A federal judge in Washington, D.C., has ordered the U.S. Small Business Administration to disclose detailed information about the $659 billion Paycheck Protection Program (PPP) loans by November 19.
The decision was in response to a lawsuit filed in May by several news organizations under the Freedom of Information Act (FOIA). The suit requested the Small Business Administration (SBA) to release records that would provide basic information, including borrowers’ names and precise loan amounts, about private businesses that received PPP loans. The judge’s ruling also includes Economic Injury Disaster Loans (EIDL) loans.
SBA Ordered to Disclose PPP Loan Information
“(The SBA) shall release the names, addresses, and precise loan amounts of all individuals and entities that obtained COVID-related loans pursuant to the Paycheck Protection Program and Economic Injury Disaster Loans program by November 19, 2020,” wrote U.S. District Judge James E. Boasberg, in the order, adding that the “significant public interest” in shedding light on SBA’s administration of the PPP and EIDL programs outweighs any limited private interest in nondisclosure.
The PPP Loans
The federal government dispersed the forgivable PPP loans as part of the CARES act to help small businesses fund employee salaries and other expenses during the COVID-19 pandemic. The SBA has yet to release any of the loan recipients’ names. The plaintiffs filed the suit to determine if the funds were going to qualified businesses, not large corporations. Experts say that could deter fraud and abuse in a future round of PPP loans approved by Congress, according to the Portland (Ore.) Business Journal.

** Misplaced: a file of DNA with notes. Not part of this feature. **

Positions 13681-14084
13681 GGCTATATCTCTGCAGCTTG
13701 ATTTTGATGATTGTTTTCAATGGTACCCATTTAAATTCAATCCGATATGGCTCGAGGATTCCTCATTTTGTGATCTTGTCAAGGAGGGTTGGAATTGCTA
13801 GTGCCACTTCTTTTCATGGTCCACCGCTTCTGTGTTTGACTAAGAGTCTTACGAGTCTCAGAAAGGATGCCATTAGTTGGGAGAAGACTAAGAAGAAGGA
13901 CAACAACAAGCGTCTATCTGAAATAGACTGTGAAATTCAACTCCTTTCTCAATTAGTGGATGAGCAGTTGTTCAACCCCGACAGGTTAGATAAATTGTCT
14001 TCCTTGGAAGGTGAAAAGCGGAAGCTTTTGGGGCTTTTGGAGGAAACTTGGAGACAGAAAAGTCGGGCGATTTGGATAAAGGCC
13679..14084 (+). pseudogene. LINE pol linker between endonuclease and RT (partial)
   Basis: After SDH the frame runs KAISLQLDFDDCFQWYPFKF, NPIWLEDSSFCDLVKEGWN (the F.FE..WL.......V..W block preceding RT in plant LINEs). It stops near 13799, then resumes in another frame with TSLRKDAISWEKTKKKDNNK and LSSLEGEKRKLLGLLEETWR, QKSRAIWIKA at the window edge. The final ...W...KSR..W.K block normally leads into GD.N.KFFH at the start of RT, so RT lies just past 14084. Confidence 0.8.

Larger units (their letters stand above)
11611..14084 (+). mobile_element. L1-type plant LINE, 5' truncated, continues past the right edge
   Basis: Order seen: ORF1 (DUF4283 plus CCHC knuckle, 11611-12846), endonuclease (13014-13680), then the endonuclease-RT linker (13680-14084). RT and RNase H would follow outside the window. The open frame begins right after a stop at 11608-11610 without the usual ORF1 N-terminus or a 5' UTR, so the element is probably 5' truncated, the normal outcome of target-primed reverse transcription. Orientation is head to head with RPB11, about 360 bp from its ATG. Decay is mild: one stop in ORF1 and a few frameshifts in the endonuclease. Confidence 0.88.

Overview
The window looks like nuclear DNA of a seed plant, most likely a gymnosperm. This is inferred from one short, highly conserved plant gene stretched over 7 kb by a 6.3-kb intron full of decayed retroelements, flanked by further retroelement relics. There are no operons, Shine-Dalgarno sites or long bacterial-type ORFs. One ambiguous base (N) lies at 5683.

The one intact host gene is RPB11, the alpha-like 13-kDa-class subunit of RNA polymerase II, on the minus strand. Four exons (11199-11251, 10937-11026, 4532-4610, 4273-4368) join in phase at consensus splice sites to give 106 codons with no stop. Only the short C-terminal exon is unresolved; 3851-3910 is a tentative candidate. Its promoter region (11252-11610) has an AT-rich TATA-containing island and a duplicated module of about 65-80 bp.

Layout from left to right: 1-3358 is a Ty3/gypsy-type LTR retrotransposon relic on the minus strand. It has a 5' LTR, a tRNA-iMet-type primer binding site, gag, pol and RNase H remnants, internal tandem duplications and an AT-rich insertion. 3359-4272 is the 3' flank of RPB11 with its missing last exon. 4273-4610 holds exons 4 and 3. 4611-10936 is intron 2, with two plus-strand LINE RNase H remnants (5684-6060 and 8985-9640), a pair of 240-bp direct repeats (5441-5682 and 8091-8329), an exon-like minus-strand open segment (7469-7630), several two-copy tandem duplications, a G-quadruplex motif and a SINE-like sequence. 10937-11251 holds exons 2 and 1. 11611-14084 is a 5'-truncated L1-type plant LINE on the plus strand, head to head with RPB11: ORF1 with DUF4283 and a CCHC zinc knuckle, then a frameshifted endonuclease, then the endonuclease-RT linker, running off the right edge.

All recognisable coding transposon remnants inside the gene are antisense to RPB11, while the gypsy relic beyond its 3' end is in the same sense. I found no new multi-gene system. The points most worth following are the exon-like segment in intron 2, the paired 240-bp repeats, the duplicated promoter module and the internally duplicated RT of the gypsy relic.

“Enormous amounts of taxpayer money are being committed to what is supposed to be a lifeline for millions of struggling American businesses,” said ProPublica General Counsel Jeremy Kutner. (ProPublica is a plaintiff in the suit.) “The public has an urgent right and need to know how it is being spent, and whether it is being directed to those most in need. We are pleased to be acting along with colleagues at other leading news organizations to make sure this information promptly sees the light of day.”
In July, the SBA had released detailed information for PPP loans above $150,000, representing only a fraction of the total number.
It is unclear if the SBA will appeal the ruling. An SBA spokeswoman declined to comment, saying the federal agency doesn’t comment on pending litigation.
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Yes! This kind of transparency is needed to prevent and reduce fraud. If you take taxpayer money, your info should be available to taxpayers.